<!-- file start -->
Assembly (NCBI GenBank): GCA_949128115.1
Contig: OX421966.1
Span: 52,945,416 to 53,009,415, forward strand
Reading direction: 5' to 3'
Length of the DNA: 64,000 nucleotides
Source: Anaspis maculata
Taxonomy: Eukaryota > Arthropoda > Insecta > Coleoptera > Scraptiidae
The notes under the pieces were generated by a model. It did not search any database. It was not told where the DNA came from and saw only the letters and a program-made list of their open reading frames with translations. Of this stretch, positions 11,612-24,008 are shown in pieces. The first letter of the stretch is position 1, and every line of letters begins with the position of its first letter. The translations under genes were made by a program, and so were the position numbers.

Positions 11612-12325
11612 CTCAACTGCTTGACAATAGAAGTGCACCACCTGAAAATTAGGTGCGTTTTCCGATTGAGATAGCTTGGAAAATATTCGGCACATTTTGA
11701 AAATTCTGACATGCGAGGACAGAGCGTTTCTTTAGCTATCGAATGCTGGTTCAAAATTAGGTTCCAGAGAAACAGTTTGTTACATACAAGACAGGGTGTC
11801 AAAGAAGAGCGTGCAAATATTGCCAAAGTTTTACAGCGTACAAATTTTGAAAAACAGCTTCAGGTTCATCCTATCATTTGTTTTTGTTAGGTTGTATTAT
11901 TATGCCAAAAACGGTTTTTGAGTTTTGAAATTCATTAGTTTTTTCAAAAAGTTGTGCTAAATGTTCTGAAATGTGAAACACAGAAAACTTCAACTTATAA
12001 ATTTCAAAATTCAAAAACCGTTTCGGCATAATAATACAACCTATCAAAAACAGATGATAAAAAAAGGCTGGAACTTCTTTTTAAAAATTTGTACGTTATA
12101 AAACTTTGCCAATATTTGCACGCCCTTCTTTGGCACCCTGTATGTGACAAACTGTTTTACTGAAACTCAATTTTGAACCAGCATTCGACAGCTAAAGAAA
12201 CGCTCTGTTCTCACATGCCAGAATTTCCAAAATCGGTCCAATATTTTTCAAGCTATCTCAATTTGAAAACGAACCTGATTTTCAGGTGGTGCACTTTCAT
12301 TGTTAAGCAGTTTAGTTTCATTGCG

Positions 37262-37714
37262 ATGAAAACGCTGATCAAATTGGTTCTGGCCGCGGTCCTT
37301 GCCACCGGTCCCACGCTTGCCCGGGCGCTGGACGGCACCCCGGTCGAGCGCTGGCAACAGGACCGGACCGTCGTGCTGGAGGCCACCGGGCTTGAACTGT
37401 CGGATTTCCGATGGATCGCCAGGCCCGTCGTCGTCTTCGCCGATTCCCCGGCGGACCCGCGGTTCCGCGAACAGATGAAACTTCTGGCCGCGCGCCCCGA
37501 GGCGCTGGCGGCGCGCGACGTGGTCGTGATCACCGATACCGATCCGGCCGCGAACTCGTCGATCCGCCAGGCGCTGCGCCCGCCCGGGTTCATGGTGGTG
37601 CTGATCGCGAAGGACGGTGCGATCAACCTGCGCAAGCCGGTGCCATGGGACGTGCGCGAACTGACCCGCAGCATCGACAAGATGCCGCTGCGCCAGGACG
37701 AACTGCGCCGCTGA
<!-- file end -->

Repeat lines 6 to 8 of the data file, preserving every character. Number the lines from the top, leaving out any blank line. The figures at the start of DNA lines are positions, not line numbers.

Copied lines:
Source: Anaspis maculata
Taxonomy: Eukaryota > Arthropoda > Insecta > Coleoptera > Scraptiidae
The notes under the pieces were generated by a model. It did not search any database. It was not told where the DNA came from and saw only the letters and a program-made list of their open reading frames with translations. Of this stretch, positions 11,612-24,008 are shown in pieces. The first letter of the stretch is position 1, and every line of letters begins with the position of its first letter. The translations under genes were made by a program, and so were the position numbers.